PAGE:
Microbrew Mayhem

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Anybody can open up a microbrewery these days, and the beer tastes like it. Pour a cute-named pint of murky dishwater out of a tap, and every yup in town is ready to plop a fiver on the bar, their taste buds parched by too many Lites.

Still, let's agree on this: Virtually any microbrew is preferable to the mass-produced swill of Bud nation. The proliferation of brewing tanks in renovated warehouses and Prospect Avenue pickup joints is all to the good, a throwback to the glory years when hometown breweries dotted the land. And fresh-brewed beer sends you home with a kick in the pants instead of that stale, high school taste in your mouth.

But high-octane brew comes at a price. There's a ton of marketing and merchandising between you and those waiting taps, from the souvenir T-shirt and hat stand at the door to the names that sound like you're ordering kids' cereal instead of beer--Railway Razz, Cherry Bomb, Old Knucklehead IPA. Then there's all that pretentious crap about hops and malts and OG (original gravity, a measure of alcohol content) and IBUs, International Bitterness Units, a measure of how far the brewmaster has a mixing stick up his butt.

You can study all that on the chalkboards and beer menus, and have it explained by the trained cuties behind the bar, but the break point is this: There are very few destination beers. You can suck on a decent lager in Willoughby and find a pretty good wheat ale in Rocky River, but there are only two places in Cleveland putting up pints that are worth whatever it takes to get there: Great Lakes in Ohio City and Crooked River in the Flats.

Start with the best, and check out the rest.

* Great Lakes Brewing Company, 2516 Market Avenue. Excellent brews across the board, and one truly dangerous beer--the Dortmunder. It goes down smooth and tastes like nectar, and before you know it, you're hammered. One of the most handsome back bars in town towers over a preternaturally LOUD pub room, where Eliot Ness resides in spirit, if not in your glass.

* Crooked River Tap Room, 1101 Center Street (the Flats). The ultimate no-frills Cleveland bar--cinder-block walls, cement floor, and a tough, beautiful barmaid who yells at drunks to keep them in line. A vintage poster asserts "Temptation Never Tasted so Good," and for once it's right. The beer is killer, and if it were any fresher it would slap your tongue on the way down. If it's still in season, try the unfiltered IPA.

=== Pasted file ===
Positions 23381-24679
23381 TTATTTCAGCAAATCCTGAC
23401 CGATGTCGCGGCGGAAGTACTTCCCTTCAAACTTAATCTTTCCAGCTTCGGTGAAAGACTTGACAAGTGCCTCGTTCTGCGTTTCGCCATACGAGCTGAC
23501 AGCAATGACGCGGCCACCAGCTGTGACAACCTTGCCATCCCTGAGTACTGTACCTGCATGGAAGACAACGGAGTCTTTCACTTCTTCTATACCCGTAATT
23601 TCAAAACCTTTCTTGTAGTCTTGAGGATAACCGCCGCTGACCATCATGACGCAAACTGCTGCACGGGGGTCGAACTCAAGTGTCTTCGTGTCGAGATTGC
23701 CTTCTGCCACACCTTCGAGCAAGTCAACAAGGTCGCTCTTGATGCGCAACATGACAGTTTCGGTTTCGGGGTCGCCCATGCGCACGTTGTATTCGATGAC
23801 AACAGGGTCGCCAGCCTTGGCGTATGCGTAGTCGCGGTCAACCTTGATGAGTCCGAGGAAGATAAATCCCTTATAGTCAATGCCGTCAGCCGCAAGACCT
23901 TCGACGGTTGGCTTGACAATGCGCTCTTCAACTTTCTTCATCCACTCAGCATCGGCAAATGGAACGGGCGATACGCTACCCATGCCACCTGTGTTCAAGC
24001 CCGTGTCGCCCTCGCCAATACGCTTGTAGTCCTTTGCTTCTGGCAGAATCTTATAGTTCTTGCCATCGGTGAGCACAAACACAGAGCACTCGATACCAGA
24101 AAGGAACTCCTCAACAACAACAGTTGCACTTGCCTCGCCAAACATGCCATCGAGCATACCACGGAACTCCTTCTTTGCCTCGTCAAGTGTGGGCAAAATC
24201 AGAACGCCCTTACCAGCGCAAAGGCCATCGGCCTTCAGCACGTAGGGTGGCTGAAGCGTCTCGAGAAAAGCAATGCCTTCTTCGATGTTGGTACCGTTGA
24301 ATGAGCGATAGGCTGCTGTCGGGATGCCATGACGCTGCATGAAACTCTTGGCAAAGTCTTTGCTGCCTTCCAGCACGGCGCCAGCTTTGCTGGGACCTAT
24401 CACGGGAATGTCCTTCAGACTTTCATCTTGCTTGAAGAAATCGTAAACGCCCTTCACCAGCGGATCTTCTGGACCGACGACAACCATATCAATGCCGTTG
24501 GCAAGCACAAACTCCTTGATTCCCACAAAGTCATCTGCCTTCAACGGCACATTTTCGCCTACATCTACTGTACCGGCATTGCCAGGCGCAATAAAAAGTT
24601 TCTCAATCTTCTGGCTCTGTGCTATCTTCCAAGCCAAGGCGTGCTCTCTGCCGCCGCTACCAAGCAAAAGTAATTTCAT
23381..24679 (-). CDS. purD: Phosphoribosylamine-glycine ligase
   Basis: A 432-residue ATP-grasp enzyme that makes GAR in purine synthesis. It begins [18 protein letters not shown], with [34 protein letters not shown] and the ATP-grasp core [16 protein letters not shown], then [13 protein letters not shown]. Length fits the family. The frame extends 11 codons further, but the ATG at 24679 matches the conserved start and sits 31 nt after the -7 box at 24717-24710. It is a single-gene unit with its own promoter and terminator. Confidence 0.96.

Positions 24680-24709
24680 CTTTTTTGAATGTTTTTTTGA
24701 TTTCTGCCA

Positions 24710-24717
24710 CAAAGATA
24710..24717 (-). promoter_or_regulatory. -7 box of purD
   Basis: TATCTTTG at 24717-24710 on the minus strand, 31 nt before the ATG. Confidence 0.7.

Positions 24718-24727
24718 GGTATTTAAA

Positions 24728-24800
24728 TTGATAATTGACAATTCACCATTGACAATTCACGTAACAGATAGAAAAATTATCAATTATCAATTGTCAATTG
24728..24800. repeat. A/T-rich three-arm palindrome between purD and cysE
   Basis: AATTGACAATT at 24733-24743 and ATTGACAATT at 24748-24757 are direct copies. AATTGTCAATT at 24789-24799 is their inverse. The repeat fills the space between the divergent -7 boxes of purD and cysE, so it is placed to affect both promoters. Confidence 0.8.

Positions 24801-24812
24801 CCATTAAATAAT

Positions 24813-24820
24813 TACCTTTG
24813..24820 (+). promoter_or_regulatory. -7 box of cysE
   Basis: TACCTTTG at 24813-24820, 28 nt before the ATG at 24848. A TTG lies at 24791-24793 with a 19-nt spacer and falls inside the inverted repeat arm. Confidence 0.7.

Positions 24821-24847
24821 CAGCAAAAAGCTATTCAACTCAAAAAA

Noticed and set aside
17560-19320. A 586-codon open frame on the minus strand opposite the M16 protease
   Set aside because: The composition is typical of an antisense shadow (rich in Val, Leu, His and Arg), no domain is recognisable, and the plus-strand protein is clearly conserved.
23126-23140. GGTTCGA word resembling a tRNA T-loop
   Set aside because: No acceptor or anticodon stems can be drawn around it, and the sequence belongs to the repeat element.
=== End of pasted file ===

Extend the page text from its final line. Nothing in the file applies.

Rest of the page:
* Diamondback Brewery, 724 Prospect Avenue. An oddly gloomy bar, serving flat and disappointing brews that quickly drove our taste-testers to bad puns. Cherry Bomb: "Has neither." Touchdown Brown Ale: "Should be called back." Oatmeal Stout: "Murphy's Lite." Whole Wheat Hefeweizen: "What are all these little things floating around?" "Dead sea monkeys."

* Wallaby's Grill and Brew Pub, 503 Prospect Avenue. Much better beer than you'd expect from a chain--or maybe it just seemed that way after Diamondback. A tangy Great White Wheat, a Big Red Brew akin to a sweet Killian's, an Amarillo Hopfest with a bite, and an impressive Summer Stout. Quite friendly service to boot, offset a bit by those corporate jiggers behind the bar.

* Rock Bottom Brewery, 2000 Sycamore Street, in the Powerhouse (the Flats). What can you expect in a suburban mall transposed to the Flats? "Pisswater!" declared our most vociferous tester, which may be too harsh. The Riverbend Red isn't bad, though it leaves an aftertaste like overbrewed tea. The Cleveland American Light got off to a promising start, but by glass's end prompted the comment, "A Coors Light would taste really good right now." And no beer deserves to be named Dawg Pound Brown.

* John Harvard's Brew House, 1087 Old River Road (the Flats). Double blasphemy: A stained-glass window inside has JFK's head superimposed on a saint with the words, "Ask not what your country can brew for you, but what you can brew for your country." The beers are less painful, with the Stumpf Brothers Premium Light and Edgewater Mai Bock getting high marks. Skip the Cask Customs House Ale, which tastes like crab apples.

* Cleveland Chop House & Brewery, 824 West St. Clair Avenue. A great place to dress up and pretend you're in a well-appointed Chicago speakeasy--just don't expect any exciting beer. The variety of glassware can't compensate for the flat, unremarkable Pale Ale or the overly sweet Irish Stout. The Nut Brown isn't bad, though thin. And there are house Lights, presumably for the ladies. A nagging question: Did Capone brew his liquor in a "fermentation vessel?"

* Rocky River Brewing Company, 21290 Center Ridge Road. The building looks like a bank, the customers are all white and well-scrubbed, the souvenir shirts are framed by white Christmas lights--we must be on the West Side. Passable brews for the most part, with a surprisingly tasty Belgian Wheat Bier. More interesting are the "bucket" appetizers--burgers or barbecue, literally served piled in a galvanized bucket.

* Willoughby Brewing Company, 4057 Erie Street. A handsome old refurbished rail-car building that doesn't miss a trick, from the cigar case and smoking lounge to the full line of logo merchandise, including golf balls. If only the brews were as full-bodied. The Lake County Lager is gold instead of red, but not bad. Cheerful and attentive barmaids help, though the corporate shirts are straight off the chain gang.


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